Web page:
by Kerry J. Heckman
The night before her first day of community college, thirty-one-year-old Daphne spent an hour putting together an outfit that looked like what she thought other people might wear. She preferred to wear a cheerful mix of patterns and colors, but as her mother often told her with the warmth and compassion only a mother can express, “no one likes a weirdo.” In the morning Daphne put on an ill-fitting black skirt and white button-up shirt, only to realize when she was already in the car and running late that she looked less like a typical college student and more like a waitress. When she arrived at Minneapolis Community and Technical College she dug around in her trunk and pulled out a bright green and purple winter scarf to help her look less like a violinist, but it was still August, so she just looked like a street person. From the trunk she also pulled out her new plaid backpack and the folder she acquired at orientation with her schedule and campus map. As she turned to walk toward the T Building for her first freshman algebra class she felt as if her wildest dreams were coming true.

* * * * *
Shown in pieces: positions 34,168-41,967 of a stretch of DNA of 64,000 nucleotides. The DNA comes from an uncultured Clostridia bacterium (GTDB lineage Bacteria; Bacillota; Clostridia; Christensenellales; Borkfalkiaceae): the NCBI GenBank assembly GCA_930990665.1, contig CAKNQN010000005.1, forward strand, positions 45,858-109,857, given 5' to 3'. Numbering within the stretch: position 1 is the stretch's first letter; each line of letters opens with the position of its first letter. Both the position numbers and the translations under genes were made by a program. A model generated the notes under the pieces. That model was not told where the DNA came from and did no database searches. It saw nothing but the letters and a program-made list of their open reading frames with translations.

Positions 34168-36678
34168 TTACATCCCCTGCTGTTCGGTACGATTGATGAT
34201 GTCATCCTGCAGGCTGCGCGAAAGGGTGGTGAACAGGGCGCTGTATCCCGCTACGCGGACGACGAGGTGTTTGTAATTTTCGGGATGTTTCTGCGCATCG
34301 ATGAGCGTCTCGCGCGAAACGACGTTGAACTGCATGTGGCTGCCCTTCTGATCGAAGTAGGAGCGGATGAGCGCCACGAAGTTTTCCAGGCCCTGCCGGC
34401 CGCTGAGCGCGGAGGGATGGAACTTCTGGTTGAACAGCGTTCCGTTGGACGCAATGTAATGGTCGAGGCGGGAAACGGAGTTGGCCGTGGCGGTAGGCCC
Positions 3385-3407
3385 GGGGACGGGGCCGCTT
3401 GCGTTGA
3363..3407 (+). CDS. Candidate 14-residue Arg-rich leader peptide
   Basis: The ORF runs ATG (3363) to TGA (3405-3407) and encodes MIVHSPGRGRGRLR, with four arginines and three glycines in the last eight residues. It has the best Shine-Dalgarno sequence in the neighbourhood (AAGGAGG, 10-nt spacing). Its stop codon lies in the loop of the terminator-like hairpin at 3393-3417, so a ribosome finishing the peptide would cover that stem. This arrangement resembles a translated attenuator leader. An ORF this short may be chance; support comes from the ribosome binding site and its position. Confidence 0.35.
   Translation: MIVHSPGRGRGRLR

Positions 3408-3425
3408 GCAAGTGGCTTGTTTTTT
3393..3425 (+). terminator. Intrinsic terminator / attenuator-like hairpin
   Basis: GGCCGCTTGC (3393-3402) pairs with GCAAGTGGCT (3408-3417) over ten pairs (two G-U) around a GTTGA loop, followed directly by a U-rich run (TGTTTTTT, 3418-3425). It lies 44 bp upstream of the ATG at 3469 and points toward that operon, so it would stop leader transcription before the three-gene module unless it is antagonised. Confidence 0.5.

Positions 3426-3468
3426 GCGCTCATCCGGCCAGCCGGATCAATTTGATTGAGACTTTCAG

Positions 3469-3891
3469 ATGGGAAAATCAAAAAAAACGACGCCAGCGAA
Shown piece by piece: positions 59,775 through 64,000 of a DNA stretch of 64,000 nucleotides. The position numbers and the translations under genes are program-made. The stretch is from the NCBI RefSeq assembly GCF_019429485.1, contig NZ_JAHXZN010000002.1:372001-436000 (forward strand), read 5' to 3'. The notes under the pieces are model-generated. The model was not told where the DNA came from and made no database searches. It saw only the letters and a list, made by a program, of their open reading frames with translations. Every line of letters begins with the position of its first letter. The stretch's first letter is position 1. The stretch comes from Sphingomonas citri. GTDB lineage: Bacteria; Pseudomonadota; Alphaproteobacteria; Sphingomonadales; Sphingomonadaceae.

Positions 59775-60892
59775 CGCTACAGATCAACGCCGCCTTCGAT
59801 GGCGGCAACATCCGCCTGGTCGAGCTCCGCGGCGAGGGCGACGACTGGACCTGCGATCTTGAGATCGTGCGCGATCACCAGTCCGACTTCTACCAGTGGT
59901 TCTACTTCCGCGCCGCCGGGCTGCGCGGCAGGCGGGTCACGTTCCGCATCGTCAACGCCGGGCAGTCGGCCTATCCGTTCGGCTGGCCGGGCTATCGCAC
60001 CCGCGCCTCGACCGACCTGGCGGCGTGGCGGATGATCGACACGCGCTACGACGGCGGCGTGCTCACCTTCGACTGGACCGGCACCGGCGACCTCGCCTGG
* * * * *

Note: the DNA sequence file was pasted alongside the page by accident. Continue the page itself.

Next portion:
Kerry J. Heckman lives and writes in Chicago.